A known behavior of Outlook and the Object Model (documented in this KB) is that if you import an Outlook item into your mailbox or a PST from an MSG file, either by dragging and dropping, or through the CreateItemFromTemplate() (documentation) OOM call, it’s pretty much a known fact that you would find the UserProperties collection (documentation) of the item to be empty, in spite of however many entries may have been contained within it beforehand.
The UserProperties collection can be extremely useful to organizations which have customized their forms to store user-specific information under the hood. Thus, one would definitely not want to find it completely empty, right?
The good news is that when you export an item into an MSG or an OFT file, those UserProperties entries aren’t deleted. Nor are they disposed of when you import that item back into your mailbox. To be able to read those properties back into your items, you can make use of an extremely nifty object called PropertyAccessor, that allows you to read properties that aren’t directly exposed by the Object Model. (The PropertyAccessor object is available only Outlook 2007 onwards, hence consider that one very small part of a ton of excellent reasons to upgrade from prior versions of Office to Office 2010!)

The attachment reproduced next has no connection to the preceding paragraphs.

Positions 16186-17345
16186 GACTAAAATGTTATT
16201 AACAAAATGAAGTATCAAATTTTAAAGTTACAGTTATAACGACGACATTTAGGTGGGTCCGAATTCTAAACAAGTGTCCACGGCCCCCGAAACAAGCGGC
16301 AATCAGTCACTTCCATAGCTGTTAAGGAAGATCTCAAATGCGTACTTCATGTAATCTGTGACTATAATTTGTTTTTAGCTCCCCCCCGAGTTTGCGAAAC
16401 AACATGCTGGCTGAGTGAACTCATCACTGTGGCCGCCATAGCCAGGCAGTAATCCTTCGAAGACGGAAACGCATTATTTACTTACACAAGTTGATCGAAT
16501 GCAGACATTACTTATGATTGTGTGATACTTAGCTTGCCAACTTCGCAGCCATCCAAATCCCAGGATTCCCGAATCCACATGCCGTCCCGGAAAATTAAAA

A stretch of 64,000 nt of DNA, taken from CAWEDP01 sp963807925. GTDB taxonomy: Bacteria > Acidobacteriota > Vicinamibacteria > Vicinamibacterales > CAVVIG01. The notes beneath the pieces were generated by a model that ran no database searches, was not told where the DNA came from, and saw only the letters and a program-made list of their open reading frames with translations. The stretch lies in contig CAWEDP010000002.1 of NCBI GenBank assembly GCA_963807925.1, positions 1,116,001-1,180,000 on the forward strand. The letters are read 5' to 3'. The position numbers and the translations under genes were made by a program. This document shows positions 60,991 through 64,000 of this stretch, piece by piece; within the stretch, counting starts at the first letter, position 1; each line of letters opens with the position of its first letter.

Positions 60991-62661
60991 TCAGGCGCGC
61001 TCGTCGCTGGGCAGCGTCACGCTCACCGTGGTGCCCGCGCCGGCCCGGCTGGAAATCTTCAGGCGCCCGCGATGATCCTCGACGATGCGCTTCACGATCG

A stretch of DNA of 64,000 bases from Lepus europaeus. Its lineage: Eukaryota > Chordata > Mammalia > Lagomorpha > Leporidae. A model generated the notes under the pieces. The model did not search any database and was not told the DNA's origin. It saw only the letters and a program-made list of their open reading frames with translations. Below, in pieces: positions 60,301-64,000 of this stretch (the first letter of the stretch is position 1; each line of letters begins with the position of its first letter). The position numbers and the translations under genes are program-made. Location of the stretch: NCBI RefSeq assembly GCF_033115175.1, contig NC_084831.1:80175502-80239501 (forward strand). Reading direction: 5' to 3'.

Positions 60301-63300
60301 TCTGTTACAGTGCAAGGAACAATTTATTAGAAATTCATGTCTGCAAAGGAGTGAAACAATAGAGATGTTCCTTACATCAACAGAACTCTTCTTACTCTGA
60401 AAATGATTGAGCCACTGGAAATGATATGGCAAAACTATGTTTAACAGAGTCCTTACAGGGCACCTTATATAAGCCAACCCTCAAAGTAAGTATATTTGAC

Assuming that you’ve created the Mail Item and assigned it to a variable called oMail, your code would look something like…
Dim myOlApp As Outlook.Application Dim MyItem As Outlook.MailItem
Dim propName, propValue As String
Dim oPA As Outlook.PropertyAccessor
Set myOlApp = CreateObject("Outlook.Application")
Set oMail = myOlApp.CreateItemFromTemplate("C:\SampleMailItem.oft", _ myOlApp.Session.GetDefaultFolder(olFolderInbox))
'Get a Reference to the PropertyAccessor object
Set oPA = oMail.PropertyAccessor
propName = “CustomProperty1” propValue = oPA.GetProperty(PropName)
And lo behold, we’re in business!